As local rescue crews (comprised of both professionals and volunteers) ventured out in boats and helicopters to rescue Southeast Texans stranded in their homes, we experienced this phenomenon once again. Rescuers continued to drop community members in need of shelter, food and water in an open space next to St. Elizabeth hospital. Unfortunately, though, we were limited on space, resources and staff to manage and care for an influx of our neighbors in need of non-medical support. We couldn't just turn them away, however. So we instead provided transportation for them to local shelters, where they could find the support they needed.

And in some cases, we provided a bit more. One day in the midst of our hurricane response, a 10-year-old and a 14-year-old were delivered alone to St. Elizabeth, and staff provided dry clothes and activities and oversight for them as we moved to find their father. We were able to locate him through our efforts on social media, and the family was reunited at the hospital that evening.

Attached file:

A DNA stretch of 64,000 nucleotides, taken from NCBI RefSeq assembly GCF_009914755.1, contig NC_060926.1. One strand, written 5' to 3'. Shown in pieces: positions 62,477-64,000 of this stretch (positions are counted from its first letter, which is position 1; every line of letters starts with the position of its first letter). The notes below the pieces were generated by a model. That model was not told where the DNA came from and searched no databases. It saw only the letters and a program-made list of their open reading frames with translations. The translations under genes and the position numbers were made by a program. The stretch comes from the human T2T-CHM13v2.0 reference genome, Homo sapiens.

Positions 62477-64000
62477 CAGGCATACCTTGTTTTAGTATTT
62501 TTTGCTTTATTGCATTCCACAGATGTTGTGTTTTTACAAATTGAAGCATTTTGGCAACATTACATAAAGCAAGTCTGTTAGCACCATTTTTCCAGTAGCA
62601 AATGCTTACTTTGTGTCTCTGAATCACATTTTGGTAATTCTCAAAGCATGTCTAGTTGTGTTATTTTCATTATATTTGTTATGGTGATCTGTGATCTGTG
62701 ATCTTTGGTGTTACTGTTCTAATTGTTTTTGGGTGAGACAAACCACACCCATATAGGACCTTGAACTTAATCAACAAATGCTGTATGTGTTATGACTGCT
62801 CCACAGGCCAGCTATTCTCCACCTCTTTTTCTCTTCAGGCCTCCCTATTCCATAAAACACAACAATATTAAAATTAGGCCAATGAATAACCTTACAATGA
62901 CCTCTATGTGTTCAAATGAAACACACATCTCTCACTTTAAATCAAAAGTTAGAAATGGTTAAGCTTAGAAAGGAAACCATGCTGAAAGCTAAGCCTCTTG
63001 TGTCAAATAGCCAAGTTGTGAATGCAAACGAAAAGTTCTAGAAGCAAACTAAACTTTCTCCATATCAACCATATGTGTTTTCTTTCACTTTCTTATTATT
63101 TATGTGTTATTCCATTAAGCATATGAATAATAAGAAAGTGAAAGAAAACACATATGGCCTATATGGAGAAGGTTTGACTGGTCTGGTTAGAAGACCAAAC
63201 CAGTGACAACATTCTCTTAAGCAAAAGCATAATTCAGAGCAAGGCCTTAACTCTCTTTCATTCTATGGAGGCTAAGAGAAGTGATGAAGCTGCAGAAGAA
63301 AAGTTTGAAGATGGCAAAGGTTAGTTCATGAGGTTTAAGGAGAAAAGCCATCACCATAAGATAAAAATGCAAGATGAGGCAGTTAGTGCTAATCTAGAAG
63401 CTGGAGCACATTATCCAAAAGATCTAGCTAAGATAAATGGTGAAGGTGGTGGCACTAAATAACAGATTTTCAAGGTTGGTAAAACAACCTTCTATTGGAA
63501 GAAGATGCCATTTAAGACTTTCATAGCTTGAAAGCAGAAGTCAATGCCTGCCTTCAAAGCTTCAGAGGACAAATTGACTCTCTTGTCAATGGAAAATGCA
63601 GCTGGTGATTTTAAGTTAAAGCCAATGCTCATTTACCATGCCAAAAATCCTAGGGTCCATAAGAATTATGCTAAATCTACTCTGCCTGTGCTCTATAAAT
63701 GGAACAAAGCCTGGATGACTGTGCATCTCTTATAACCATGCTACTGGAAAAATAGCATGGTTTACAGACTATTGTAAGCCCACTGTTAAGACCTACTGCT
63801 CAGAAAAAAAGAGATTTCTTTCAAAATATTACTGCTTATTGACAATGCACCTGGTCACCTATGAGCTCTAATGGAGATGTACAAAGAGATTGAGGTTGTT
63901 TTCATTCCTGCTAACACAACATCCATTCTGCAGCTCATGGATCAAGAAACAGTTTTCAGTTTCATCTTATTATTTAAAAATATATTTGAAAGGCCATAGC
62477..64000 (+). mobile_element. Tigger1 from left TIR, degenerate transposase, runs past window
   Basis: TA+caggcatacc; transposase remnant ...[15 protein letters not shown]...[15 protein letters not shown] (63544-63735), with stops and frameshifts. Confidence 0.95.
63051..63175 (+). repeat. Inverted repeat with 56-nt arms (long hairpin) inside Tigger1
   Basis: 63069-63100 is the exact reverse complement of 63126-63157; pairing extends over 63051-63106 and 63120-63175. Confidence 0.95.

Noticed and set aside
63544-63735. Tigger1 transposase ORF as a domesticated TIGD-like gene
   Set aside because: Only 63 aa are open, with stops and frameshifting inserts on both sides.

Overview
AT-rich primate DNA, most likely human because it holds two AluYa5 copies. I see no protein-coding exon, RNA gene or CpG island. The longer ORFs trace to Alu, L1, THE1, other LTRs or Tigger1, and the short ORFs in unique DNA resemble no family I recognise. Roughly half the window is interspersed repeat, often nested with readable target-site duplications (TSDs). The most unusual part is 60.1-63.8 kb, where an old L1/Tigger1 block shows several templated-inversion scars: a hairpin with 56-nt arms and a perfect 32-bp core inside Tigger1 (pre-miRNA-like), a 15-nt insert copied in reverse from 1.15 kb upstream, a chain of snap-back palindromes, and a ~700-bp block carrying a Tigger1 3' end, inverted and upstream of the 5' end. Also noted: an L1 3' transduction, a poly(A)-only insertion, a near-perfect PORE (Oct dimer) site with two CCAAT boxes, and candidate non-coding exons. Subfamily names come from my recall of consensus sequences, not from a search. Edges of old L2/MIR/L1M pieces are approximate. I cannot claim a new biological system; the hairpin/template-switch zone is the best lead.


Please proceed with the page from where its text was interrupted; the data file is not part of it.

Unfortunately, the storm did more than just touch our communities; it touched our CHRISTUS family as well. A large number of our associates were impacted, from those who had to discard the contents of a full freezer due to power loss to those who lost every material possession they owned. Local leaders estimated that approximately 30 percent of associates' homes were affected by the storm or flooding. Speaking with employees in the latter group was humbling—many of them came to work anyway, because they wanted to care for our patients. "It's just stuff," they said. "The important thing is that everyone in my family is safe."

Many of our associates wanted to help their colleagues and assist with meeting the needs, as well as our partners and other generous Catholic health systems. So human resources, finance and legal quickly set up a fund and a donation mechanism to accept financial contributions and donations of paid time off, as well as an application process for those in need. We mobilized additional HR and spiritual care resources to provide support for those impacted as well. The needs at times felt overwhelming, but so was the response.

Our associates committed almost $30,000 from their paychecks to support their CHRISTUS colleagues affected by the storm and donated almost 4,000 hours of time off. And when our employees' needs eclipsed these amounts, associates donated again.